Veterinary college alumnus to lead large animal clinical sciences at Virginia Tech
David Wong is widely known for his research and scholarship in neonatal foal care
For David Wong, the move to the Virginia-Maryland College of Veterinary Medicine will be a homecoming of sorts.
Back in 2000, the Michigan veterinarian joined the college’s Department of Large Animal Clinical Sciences to complete a three-year residency and earn a master of veterinary science in 2003. Upon graduation, he was hired as an assistant professor of equine medicine and section chief of equine medicine and field services at Iowa State University, achieving the rank of professor in 2015.
This time around, as the newly named department head for large animal clinical sciences at Virginia Tech, Wong — a Diplomate of both the American College of Veterinary Internal Medicine and the American College of Veterinary Emergency and Critical Care — will assume responsibilities of a considerably different stripe.
Heading up a large animal clinical department wasn’t exactly the future Wong envisioned when he was a resident, much less a student in veterinary school at Michigan State University. He hadn’t, in fact, anticipated a career in academe at all, until he found himself attracted to the far-reaching opportunities available in a university setting.
“I thought that a university faculty position had more variability, like teaching students, which is something I really enjoy,” Wong said of his decision to join Iowa State University. “Students have their own stories, and each student provides a constant source of questions and interactions, so it’s fun to get to know them, see where they want to go, and try to help them get there.”
Along with delivering top-notch equine care, lifting the careers of both his students and his colleagues at Iowa State has been a recurring theme throughout Wong’s career. Over the years, he has gotten his hands dirty in a range of roles, serving as an equine medicine researcher; an instructor and lecturer in the D.V.M. curriculum and clinical rotations; a faculty mentor; and a member, chair, and advisor for numerous departmental committees.
And as if conventional academic work weren’t enough to keep him busy, Wong also embraced leadership roles at Iowa State’s Lloyd Veterinary Medical Center — the state’s only equine referral hospital — as service leader of equine medicine and field services, as well as interim assistant hospital director and chair of the service leaders committee for a two-year period.
“The hospital director job is definitely a big one,” Wong said. “You have to manage the hospital operations, deal with client service and communication, make sure you’re meeting animals’ and clients’ needs, and work through staffing obstacles. There are so many aspects involved in running a veterinary hospital — everything from making sure the toilet paper is filled to managing a huge budget for hospital expenses.”
Wong said the experience provided invaluable lessons and honed his leadership skills, which demand the patience to navigate an environment saturated with diverse ideas and personalities.
“When you work in one section, like equine medicine, you work with six to eight people,” Wong said, “but when you work in a larger administrative role, you interact with such a diverse group of people that you learn to embrace the wide-ranging opinions. You learn to appreciate the diversity of ideas.”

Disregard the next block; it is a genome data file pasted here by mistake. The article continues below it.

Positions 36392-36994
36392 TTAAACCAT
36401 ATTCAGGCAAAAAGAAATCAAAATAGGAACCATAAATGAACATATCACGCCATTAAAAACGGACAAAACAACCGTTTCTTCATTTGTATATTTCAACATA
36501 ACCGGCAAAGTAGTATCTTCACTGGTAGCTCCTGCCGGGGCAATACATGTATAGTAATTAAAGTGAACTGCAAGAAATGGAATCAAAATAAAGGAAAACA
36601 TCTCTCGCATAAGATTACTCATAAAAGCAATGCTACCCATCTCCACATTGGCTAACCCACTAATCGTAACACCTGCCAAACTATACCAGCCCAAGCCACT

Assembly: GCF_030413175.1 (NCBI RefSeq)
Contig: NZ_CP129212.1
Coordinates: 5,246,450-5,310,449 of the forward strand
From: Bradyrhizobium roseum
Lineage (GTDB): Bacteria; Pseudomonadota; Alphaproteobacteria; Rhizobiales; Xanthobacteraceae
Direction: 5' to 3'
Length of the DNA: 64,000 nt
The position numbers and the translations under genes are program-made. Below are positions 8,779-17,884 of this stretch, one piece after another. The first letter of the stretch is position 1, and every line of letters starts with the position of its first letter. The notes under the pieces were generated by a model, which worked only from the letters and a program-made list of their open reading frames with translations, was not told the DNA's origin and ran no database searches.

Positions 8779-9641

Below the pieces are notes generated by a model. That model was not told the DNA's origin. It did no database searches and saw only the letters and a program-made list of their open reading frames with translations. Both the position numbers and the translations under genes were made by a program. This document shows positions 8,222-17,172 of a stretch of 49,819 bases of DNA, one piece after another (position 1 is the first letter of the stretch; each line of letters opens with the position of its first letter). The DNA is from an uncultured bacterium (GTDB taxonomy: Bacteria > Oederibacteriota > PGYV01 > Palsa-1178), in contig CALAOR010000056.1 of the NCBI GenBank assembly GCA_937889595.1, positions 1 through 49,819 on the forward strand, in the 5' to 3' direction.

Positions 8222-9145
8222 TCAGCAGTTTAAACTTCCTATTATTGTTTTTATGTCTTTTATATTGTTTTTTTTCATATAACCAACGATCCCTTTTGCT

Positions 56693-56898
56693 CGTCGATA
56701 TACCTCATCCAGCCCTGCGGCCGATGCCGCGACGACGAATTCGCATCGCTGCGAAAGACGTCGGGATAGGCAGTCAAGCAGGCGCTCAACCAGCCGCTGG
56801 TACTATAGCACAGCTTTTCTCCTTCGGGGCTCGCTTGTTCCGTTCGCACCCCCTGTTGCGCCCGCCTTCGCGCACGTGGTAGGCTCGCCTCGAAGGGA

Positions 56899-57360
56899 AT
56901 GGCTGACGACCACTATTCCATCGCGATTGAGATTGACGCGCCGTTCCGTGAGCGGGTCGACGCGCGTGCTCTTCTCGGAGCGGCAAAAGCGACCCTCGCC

Although he’s no stranger to Virginia Tech’s veterinary college — including his service over the past couple of years as a visiting specialist in both internal medicine and emergency and critical care at the Marion duPont Scott Equine Medical Center in Leesburg, Virginia — Wong admitted that he’s waiting to sink into his new administrative role before drawing up plans for the Department of Large Animal Clinical Sciences. Regardless of the inherent intricacies, his mission is clear-cut: to provide excellent veterinary care and exceptional veterinary student education and to engage in research that will help advance veterinary medicine.
“A large part of our job is to serve the community and to serve others,” he said, “so I see the department chair as somebody who’s serving the faculty within the department to facilitate an environment where individuals can prosper in their careers. If we can align our faculty members’ individual career goals, giving them opportunities to succeed and grow further, and meet the college’s goals, we can create an engaging and successful climate in Vet Med.”
The college’s interim dean, Gregory B. Daniel, believes that Wong’s experience and expertise as a large animal internist and as an emergency medicine and critical care specialist will provide the solid foundation necessary for successfully leading the department and, in turn, developing its teaching and service missions.
“Dr. Wong is widely known for his research and scholarship in neonatal foal care, and he will play an important role as the college continues to grow its research enterprise. We are excited to have him join our leadership team,” Daniel said. “We also thank Kevin Pelzer for his leadership as interim department head, as well as the search committee and members of large animal clinical sciences for their time and effort.”
As with most homecomings, Wong said that his return to the area serves as a point of nostalgia as much for his family as for his career.
“Two of our three kids were born in Blacksburg, with the oldest beginning her studies at Virginia Tech as a freshman this year,” Wong said. “You always have a sweet spot for your alma mater, and so that part played into our family’s return — wanting to come back to one of the places you started and to give back to the college, serving it in a different capacity this time.”
— Written by Leslie Jernegan (MFA ’19)